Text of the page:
According to Sri Aurobindo, before the evolution, there was an involution. The Absolute Reality decided to limit itself and descended into ignorance, aiming to find itself again through the evolution in a multitude of forms. To be lost and find oneself over, and over and over again -- this is the joy of existence for Sri Aurobindo, which he terms "Delight". It is the Divine making love to itself in infinite forms. He writes:
What, you ask, was the beginning of it all?
And it is this Existence that multiplied itself.
For sheer delight of being
And plunged into numberless trillions of forms
So that it might
For Aurobindo, the transcendent Divine has limited himself in this manifestation. There is a transcendent Divine which is free of all these limitations, but there is another aspect of the Divine which limits itself and loses itself in the ignorance of the manifestation. The goal of evolution (for Aurobindo) is for the Divine to realize himself again out of all of these limitations and in this multitude of forms.
Each of us is a limited physical instrument -- matter being inherently limited and divided -- but we also embody (in the Aurobindoan understanding) a direct spark or articulation of the Divine, which is what he calls the "psychic being". This is an evolutionary aspect of our being, which has the potential to realize the transcendent Divine (the transpersonal Self, if you will) and bring it down here, into the material world, to transform it (the goal of the integral yoga). The key to this yoga is to bring that inner evolutionary being, the soul or psychic being, to the fore of one's being and bring all other parts of oneself in line with it (what Aurobindo calls "psychicisation"). We are a bunch of fragmented bits and parts at war with one another -- psychicisation tries to integrate our many fragmented parts and personalities into a harmonious whole.
The short version is that there's no "logical" answer to all these questions. We are the One and the Many, at the same time, and this is something that can only be grasped through spiritual experience, and not described by the intellect.
As far as whether our evil is also the Divine goes, according to Aurobindo, yes, everything, including the worst aspects of human behavior like World War II, are Divine. However, remember that the transcendent Divine has limited himself in the manifested world. Because the Divine Good is limited, so its apparent opposite, or evil, comes into existence. For Aurobindo, although evil is a phenomenological reality, it is a distortion of the Divine Will, created by the self-limitation of the Divine. In other words, evil is falsehood, it's a distortion, and the task of an integral transformation would be to transmute both our limited good and our evil to a higher, transcendent Good, which is the Divine.
Even postmodernism is now pointing this out with its deconstruction of our labels. Evil exists because human good is so limited. Insanity exists because human sanity is so limited. Disability exists because human ability is so limited. And so on. All these things are *relative* to the Absolute, the Divine.
This is why self-righteousness is the worst enemy on the spiritual path. We may demonize others as more evil than ourselves, but it's very hypocritical because we are all flawed in numerous ways. This is the situation which I believe Christianity describes (a bit too violently, according to Aurobindo) as original sin: the best of us constantly fall short of our ideals, and the worst of us are constantly engaging in self-destructive behaviors. As Aurobindo puts it:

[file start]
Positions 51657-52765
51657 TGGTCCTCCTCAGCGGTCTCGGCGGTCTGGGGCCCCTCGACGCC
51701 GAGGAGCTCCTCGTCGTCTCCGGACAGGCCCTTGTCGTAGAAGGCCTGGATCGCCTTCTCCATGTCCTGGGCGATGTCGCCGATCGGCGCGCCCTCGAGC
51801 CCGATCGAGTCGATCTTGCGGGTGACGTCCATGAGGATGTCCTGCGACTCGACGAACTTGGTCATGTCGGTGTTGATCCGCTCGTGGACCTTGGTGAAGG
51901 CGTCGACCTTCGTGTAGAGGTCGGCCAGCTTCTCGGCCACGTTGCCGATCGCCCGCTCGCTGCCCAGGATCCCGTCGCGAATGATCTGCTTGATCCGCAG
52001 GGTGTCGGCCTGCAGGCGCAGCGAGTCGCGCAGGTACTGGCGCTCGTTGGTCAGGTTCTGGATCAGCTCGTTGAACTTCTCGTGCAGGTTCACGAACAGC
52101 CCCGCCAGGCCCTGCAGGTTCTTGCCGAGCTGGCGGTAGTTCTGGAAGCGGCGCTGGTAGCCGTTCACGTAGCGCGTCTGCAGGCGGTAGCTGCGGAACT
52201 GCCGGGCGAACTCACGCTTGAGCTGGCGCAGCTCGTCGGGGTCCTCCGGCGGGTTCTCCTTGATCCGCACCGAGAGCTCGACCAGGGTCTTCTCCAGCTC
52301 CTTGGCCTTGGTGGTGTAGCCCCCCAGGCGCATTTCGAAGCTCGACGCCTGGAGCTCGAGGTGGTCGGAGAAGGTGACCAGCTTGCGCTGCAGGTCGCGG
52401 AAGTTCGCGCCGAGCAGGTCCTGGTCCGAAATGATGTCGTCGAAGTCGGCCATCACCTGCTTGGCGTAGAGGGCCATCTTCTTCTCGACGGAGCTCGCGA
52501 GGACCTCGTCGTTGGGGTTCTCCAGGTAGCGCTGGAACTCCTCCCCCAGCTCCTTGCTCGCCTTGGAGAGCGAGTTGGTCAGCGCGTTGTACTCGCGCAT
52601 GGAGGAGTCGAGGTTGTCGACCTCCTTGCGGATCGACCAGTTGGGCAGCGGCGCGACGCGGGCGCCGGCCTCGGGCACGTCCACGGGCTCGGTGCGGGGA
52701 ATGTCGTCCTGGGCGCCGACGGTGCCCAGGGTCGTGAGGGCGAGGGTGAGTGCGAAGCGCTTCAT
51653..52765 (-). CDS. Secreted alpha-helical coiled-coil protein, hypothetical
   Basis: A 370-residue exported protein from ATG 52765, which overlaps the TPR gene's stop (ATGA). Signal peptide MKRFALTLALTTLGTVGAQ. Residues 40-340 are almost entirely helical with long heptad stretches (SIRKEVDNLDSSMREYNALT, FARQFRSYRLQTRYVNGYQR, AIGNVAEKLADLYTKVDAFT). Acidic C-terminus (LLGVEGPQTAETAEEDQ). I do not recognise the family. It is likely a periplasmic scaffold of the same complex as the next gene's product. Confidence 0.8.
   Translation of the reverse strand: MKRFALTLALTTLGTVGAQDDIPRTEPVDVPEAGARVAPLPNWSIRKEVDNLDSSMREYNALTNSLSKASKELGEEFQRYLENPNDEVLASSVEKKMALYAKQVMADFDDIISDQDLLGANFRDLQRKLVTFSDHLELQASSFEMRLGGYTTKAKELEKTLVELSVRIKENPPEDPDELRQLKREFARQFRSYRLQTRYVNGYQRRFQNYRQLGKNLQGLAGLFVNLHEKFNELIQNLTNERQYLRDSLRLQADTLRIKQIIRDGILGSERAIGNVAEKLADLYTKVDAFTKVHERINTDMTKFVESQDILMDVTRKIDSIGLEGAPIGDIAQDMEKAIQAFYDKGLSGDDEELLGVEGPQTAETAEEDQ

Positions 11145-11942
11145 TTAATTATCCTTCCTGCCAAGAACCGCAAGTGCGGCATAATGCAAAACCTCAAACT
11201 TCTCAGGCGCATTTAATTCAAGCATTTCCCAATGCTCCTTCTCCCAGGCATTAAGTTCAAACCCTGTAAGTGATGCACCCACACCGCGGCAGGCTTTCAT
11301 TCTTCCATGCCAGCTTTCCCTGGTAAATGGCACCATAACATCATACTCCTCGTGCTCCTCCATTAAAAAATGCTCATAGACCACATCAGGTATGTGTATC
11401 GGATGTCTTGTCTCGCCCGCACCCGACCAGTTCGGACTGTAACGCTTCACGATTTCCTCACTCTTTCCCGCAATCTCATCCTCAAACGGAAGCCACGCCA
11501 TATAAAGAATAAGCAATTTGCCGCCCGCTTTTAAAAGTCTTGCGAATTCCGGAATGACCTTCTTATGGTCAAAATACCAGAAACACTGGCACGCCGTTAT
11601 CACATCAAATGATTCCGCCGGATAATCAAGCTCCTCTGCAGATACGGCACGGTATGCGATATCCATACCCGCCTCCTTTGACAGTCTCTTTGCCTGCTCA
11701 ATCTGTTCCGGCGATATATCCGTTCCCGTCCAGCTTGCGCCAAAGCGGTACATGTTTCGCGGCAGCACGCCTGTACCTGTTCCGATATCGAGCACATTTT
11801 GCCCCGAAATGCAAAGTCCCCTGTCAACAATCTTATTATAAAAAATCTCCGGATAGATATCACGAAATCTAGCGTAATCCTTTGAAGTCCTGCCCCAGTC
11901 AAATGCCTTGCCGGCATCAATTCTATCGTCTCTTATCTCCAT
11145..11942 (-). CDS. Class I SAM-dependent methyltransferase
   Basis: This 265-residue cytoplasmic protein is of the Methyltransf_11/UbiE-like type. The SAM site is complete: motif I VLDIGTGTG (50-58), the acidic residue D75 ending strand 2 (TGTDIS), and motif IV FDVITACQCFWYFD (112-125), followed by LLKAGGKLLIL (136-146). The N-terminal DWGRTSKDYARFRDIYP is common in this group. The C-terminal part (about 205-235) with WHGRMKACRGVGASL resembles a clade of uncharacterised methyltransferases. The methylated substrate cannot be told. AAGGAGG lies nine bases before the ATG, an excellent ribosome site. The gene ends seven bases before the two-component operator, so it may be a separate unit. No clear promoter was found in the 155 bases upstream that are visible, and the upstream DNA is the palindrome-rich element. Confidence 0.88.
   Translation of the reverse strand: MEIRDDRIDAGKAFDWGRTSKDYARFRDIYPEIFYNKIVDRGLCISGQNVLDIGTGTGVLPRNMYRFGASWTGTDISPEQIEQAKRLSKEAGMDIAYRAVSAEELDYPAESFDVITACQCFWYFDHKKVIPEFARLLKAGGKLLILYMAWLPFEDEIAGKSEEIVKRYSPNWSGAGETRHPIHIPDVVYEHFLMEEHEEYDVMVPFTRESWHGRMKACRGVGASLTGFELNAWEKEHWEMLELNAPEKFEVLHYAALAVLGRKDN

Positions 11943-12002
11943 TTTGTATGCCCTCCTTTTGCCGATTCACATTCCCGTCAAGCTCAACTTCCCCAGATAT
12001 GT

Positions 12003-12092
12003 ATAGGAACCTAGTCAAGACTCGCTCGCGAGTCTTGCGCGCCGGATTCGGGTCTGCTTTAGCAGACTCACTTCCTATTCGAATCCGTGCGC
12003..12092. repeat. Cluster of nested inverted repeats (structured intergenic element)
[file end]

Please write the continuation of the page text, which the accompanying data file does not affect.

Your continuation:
"This is how God in His love teaches the child soul and the weakling, taking them step by step and withholding the vision of His ultimate and yet unattainable mountain-tops.
And have we not all some weakness? Are we not all in His sight but as little children?"
Personally I think postmodernists are saying what the mystics have been saying for thousands of years: the human mind is inherently perspectival and can never grasp the whole of reality. So the question is, how to arrive at a transcendent, aperspectival perception of Truth?
Mystics would say, by transcending the limited ego-mind which creates divisions and dualities, learning to develop a diviner vision of Reality, in other words seeing everything as the transcendent Divine sees it, free of distortions. The postmodernists stop at a sort of relativistic nihilism. But there is an opportunity to go beyond the human mind altogether, according to the mystics, and overcome its limitations.
In my understanding, the whole thing is like a great cosmic game, and each of has to conquer and master ourselves in order for the Divine to manifest in its full purity down here in the material world. For me, it's all connected, and just as all of our egoisms add up to create the misery of the human condition, all legitimate self-sacrifice creates reverberations that spread and harmonise all these apparent dualities and divisions, and pave the way for a more "divine life on earth".
Ok, enough for now. ;-) A summary of Aurobindo's philosophy on my blog: http://naqsh.org/ned/?page_id=170
I understand this to be the basic Vedantist and, more broadly, Hindu perspective, but what I've struggled to understand is why a perfect divinity would be happier or more fulfilled playing hide-and-seek with Itself than it would be NOT doing this. And what I'm also unsure of is whether people like Aurobindo believe(d) that this perspective is literally true or whether it's some kind of metaphor, and if it is a metaphor, what is it a metaphor for? ...
Thank you for this very concise explanation of Aurobindo's and, I presume, your understanding of evil. I need to reflect more on this.
July 31 Quote of the Day from Science, Culture and Integral Yoga™ by ronjon
All ocean lived within a wandering drop,
A time-made body housed the Illimitable,
To live this Mystery out our souls came here.
~ Sri Aurobindo